[PVFS-developers] Recursive make considered harmful revisited

Mark Veltzer mark@qlusters.com
Thu, 10 Jan 2002 13:53:59 +0200

Hello all!

I got a request to better explain the single Makefile approach and recursive 
make drawbacks. I will give a short summary for those of you who do not
wish to read the entire paper linked at the end.

A hard core recap of what make is:
Make is a program which receives a DAG (Directed Acyclic Graph) where
the nodes of the graph are files and the edges are dependency relations.
Make also receives a single node that needs to be built.
Make, in a recursive manner (recursive on the graph, not the directories),
tried to find out whether there are ingredients to the node that need to be
built that need building on their own. This way the node gets built.
It doesnt really matter that the node is .o .c .so .a .tar.gz or whatever.

What is wrong with recursive make ?
The most basic fact is that when make is applied recursivly it DOES NOT SEE
THE WHOLE GRAPH. This means that if I have two subdirs : one and two
and files in one include files in two, then make, when visiting one in a 
directory recursive configuration, does not know about two! it may be that
things in two need to be built! it may be that there are ingredients in two 
that are newer than in one and force things in one to be built! make will
never know about those. This way make will make mistakes...:)

Why do developers use recursive make ?
Because each subdir developer can hack their own makefile.
Each developer can also hack their own utility library too but most projects
don't have each directory with it's own utility library.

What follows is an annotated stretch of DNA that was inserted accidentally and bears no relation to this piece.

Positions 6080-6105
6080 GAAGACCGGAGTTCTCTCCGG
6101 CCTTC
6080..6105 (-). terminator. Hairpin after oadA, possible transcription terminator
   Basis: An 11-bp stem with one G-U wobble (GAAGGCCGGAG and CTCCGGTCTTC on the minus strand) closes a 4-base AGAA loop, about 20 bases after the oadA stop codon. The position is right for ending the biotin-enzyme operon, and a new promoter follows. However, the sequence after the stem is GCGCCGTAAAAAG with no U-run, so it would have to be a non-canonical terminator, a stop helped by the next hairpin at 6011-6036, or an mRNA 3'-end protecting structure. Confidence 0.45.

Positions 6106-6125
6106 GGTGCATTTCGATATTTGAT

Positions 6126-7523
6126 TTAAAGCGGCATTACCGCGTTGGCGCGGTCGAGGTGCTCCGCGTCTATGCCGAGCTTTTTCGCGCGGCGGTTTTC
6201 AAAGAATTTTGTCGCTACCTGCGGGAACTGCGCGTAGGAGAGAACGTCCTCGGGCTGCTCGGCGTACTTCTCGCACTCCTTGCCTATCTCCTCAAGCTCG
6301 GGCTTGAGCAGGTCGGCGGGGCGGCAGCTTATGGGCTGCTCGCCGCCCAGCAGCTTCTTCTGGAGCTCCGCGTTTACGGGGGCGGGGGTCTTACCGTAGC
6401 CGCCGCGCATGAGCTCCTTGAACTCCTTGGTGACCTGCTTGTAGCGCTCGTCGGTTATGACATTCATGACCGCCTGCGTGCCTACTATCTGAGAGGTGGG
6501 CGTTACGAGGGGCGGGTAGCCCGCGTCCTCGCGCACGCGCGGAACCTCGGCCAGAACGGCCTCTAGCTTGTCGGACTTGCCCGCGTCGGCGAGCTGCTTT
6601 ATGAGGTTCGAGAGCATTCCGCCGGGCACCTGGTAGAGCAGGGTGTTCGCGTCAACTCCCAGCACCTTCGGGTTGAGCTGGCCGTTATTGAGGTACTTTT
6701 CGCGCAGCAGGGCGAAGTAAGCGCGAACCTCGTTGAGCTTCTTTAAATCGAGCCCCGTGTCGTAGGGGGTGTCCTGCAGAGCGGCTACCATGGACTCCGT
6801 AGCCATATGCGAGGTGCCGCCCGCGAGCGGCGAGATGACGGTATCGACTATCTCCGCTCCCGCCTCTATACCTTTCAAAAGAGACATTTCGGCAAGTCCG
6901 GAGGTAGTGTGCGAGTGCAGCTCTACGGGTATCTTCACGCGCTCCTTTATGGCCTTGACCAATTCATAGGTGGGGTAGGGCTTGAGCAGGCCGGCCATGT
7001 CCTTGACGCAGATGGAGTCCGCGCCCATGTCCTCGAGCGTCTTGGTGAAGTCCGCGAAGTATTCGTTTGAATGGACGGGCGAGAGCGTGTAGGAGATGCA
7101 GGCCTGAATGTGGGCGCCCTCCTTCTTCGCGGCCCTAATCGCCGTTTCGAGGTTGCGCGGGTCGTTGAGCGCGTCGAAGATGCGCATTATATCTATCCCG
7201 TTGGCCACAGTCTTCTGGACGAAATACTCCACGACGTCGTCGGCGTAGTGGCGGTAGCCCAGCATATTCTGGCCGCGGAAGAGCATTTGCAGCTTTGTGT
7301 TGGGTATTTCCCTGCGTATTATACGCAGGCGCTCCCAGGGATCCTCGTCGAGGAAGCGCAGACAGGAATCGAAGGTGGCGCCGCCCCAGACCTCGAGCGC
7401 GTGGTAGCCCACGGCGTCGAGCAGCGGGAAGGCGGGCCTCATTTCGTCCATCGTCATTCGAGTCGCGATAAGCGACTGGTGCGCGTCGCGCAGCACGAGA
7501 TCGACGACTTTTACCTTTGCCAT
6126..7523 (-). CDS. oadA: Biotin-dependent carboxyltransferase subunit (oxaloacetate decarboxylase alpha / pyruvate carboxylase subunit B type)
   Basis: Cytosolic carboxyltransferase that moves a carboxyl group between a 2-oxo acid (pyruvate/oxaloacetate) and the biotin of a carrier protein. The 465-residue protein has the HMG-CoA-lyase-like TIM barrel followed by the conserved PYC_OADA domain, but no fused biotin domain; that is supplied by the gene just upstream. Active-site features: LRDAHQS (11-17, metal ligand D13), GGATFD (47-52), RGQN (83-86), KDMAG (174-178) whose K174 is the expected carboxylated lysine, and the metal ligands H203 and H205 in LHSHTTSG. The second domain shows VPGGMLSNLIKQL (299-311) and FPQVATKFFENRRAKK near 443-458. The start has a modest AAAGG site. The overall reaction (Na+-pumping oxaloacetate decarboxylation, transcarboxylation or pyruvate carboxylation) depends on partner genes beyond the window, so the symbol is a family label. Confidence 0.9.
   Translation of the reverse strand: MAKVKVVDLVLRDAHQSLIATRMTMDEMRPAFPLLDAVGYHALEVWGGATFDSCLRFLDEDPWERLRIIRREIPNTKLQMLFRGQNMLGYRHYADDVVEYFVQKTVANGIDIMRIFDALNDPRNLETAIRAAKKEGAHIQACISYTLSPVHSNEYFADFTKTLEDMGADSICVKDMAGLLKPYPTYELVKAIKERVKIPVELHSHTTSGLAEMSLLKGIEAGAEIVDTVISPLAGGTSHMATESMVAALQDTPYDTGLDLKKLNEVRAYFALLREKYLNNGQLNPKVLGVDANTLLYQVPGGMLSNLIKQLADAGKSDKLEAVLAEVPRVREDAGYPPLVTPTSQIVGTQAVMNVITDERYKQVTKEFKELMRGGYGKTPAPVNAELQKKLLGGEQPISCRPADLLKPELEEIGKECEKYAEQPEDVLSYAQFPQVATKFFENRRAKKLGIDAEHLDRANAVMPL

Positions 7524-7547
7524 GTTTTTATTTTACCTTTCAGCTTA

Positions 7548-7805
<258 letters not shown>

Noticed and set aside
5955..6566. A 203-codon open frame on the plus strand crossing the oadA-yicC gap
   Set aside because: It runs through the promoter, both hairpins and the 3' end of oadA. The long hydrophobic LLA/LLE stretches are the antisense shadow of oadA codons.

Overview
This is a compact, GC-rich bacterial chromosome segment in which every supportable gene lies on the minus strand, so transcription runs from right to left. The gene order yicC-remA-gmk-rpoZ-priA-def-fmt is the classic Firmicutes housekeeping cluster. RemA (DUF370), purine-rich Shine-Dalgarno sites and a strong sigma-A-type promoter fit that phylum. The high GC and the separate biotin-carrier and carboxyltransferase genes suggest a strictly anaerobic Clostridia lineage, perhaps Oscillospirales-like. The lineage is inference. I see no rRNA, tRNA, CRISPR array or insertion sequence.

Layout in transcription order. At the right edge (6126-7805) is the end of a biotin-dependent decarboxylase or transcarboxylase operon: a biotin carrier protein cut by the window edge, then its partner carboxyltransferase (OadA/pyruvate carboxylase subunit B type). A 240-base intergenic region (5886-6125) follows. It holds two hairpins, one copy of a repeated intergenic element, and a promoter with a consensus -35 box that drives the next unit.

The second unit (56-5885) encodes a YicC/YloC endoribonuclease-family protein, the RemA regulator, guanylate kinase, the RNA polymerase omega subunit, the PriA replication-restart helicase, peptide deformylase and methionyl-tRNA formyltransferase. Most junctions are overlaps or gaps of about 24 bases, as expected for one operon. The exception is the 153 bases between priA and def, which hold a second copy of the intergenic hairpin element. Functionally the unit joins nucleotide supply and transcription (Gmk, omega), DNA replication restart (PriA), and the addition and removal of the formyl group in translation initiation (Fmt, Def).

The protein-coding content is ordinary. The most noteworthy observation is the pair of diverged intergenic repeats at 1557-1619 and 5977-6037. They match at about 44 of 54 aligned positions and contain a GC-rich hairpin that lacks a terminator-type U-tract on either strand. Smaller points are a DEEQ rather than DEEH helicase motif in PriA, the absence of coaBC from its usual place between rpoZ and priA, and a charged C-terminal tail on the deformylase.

What actually happens is that each developer describes the graph for his part
of the project in his makefile but the edges that connect nodes from different
graphs ae entirely missing.

What happens ?
1. file that need to get built don't.
	This creates very strange bugs especially in langs like C and C++ which
	are very close to the machine.
2. As a result of 1 people mistrust their build system. This creates the
	popular rule of thumb: "clean rebuild on segmentation fault". This is
	bad. If you don't trust your build system then what good is it ? Why not
	use a bash script to rebuild from scratch every time ? Oh you do trust
	it most of the time ? But why don't you trust it when it counts ? (i.e.
	when you receive SIGSEGV...:)
3. As a result of 2 people write scirpts which "over make". Meaning rebuild
	things just to make sure. This causes long compilation times
	which are unneccessary and makes people mistrust their build
	system even more.

If you want a more precise description of this problem here is the link to 
Peter Millers excellent paper on the subject: 


This is indeed a gem.

Is there a solution ?


Just write a single makefile which works from the top direcotry.
make is so powerful these days that if you use it right you can combine
automatic dependency handling, compilation and automatic source location with 
correct dependency handling in a 100 line makefile even for a moderate size 
projects. All the solutions are in the paper.

If you are more bold then you can use a tool other than make (there are many 
out there) and non of them promotes the recursive build methodology but rather
the full project methodology.

Hope this helps.

Mark Veltzer
Qlusters, Inc
mailto: mark@qlusters.com